It was not his Major League debut, but it might have been better.
Tony Sanchez made his first Pirates start at catcher in Game 2 of Tuesday’s doubleheader against the St. Louis Cardinals, and it was a whirlwind. His favorite catcher of the last decade, St. Louis’ Yadier Molina, wished him good luck in the bullpen. He jumped out of the dugout to cheers and 40,000 sets of eyeballs.
“Nerve-racking. Overwhelming,” Sanchez said about that moment. “Kind of like all eyes are on you, just because everybody knows I’m the guy who has struggled the most. This has been a long road for me.”
Four summers after the Pirates drafted Sanchez in the 1st round, everyone was watching the 25-year-old catcher direct a 6-0 shutout of the Cardinals to keep 1st place in the National League Central division. Now he is back behind the plate again Thursday night, spelling Russell Martin’s day off to nurse a sore knee, to finish off a five-game sweep of the Cards.
“I know Tony doesn’t take anything for granted,” Jeff Locke, former minor league teammate of Sanchez, said. “He’s like a little kid up here. He’s excited every day… He can’t wait to be out there.”
“I’ve Been to the Bottom”
But Locke admits Sanchez has had to face plenty of criticism. Originally expected to take the fast lane to the Majors, Sanchez had to play 296 games between Double-A and Triple-A over the last three years before his first MLB start at catcher.
Sanchez often felt his Major-League chance would never arrive.
“Absolutely. I’m not gonna lie,” Sanchez said. “I thought when I was hitting .240 in Double-A my second year, it’s not gonna work out… I’ve been to the bottom of the barrel as far as adversity goes.”
So how did Sanchez push through injuries and a mediocre 2011 season to join the Pirates in the thick of a pennant race? How did the former No. 4 overall pick stay positive?
“You tell yourself you were picked at that spot for a reason,” Sanchez said.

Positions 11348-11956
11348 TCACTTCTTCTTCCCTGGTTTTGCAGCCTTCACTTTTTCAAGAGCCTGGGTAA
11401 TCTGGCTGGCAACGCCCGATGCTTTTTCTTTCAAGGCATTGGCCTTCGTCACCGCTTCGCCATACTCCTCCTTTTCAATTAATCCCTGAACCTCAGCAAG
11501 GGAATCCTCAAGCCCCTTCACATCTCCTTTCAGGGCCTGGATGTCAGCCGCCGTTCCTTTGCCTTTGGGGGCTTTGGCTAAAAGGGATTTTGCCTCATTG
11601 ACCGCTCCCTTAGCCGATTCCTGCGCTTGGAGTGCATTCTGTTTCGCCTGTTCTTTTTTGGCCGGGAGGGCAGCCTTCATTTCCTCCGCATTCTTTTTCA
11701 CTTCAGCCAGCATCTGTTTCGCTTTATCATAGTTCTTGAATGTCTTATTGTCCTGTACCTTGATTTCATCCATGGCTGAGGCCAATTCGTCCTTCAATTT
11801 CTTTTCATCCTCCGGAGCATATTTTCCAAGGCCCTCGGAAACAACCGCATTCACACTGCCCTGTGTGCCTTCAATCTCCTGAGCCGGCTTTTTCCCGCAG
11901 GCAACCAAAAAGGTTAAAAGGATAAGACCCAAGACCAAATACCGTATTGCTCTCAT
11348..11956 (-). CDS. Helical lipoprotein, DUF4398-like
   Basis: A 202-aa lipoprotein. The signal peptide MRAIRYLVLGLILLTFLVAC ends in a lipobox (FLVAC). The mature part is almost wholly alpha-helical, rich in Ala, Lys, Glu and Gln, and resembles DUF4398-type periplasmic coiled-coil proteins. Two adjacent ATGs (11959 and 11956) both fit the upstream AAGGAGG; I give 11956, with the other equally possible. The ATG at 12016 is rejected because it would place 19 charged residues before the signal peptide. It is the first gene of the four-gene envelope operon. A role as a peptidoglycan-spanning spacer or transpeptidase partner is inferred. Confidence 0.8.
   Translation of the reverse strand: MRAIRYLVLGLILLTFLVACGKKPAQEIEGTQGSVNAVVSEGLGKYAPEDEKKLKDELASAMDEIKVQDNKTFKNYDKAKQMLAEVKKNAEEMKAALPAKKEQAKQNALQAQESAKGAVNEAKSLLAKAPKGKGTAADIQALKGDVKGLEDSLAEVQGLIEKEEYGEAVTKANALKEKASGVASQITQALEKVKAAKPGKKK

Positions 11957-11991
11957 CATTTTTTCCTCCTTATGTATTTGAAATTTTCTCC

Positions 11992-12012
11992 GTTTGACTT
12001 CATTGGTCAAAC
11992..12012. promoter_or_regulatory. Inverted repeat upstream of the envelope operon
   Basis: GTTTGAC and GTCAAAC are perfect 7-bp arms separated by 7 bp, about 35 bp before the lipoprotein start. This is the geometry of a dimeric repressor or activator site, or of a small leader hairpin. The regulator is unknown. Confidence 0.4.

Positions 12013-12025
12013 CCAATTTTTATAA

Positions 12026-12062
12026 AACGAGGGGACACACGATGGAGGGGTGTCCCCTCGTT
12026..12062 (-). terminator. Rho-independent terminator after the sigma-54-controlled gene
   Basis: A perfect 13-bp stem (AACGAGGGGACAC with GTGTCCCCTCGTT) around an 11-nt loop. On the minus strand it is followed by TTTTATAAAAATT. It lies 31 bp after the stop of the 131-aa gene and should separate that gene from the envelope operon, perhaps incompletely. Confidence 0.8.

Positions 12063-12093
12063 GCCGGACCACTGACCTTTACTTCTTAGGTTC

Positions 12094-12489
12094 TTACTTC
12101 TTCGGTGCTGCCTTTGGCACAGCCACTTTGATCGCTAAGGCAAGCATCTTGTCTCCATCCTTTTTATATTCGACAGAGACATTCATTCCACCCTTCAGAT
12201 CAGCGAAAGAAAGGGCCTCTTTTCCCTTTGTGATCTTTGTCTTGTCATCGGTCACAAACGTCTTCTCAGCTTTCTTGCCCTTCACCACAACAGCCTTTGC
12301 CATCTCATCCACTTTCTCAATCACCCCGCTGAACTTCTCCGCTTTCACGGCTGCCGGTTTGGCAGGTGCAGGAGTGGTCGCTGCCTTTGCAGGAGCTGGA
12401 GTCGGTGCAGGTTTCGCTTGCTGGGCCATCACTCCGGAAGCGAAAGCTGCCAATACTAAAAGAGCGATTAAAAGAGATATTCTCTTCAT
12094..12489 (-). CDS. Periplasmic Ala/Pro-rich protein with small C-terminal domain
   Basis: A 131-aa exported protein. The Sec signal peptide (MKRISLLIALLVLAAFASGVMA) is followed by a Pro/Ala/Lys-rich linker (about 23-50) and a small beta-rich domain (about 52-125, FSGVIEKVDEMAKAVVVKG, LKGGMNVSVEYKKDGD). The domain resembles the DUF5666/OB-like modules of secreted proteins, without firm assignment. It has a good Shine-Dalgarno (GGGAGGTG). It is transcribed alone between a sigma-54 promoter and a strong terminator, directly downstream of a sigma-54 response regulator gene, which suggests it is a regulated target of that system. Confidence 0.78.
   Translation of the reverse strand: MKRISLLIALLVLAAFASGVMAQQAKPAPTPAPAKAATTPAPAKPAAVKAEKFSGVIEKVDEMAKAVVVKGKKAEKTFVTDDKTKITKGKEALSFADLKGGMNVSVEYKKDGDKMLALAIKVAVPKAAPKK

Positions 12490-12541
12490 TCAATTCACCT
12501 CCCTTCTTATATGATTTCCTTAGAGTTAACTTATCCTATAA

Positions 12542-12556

Here he is now, the Pirates catcher of the future. His face lights up talking about catching warmup pitches from childhood idol A.J. Burnett, about hugging bench coach Jeff Banister (who Sanchez says has helped him from the beginning), about playing in front of Pittsburgh fans yelling his Twitter handle “Tony Montana” at him.
“I’m such an attention guy. I love attention,” Sanchez said. “It’s hard for me not to look back and smile.”
- Pirates manager Clint Hurdle had no issue with his general manager maintaining the status quo at Wednesday’s trade deadline instead of overpaying for a Major League hitter. “The safety net is the existing players that are out there… That’s why you don’t have to be insane.”
Hurdle brought up Gaby Sanchez, Garrett Jones, Neil Walker, Russell Martin, Andrew McCutchen and Starling Marte as players who could start hitting better over the final two months.
“They just think there’s more success for them on the offensive side with just a little bit more consistency,” Hurdle said.
The manager also shared a funny story about meeting a talkative fan, and Bucs Dugout’s David Manel provides the details.
- Wandy Rodriguez (left forearm tightness) threw from 100 feet on flat ground Wednesday, continuing his long-toss program before he takes his injury recovery to the mound.
- The Pirates’ have MLB’s second-best home record at 36-18, bested only by the Atlanta Braves’ 37-15 home mark. But the Pirates also have the best record in all baseball games, so…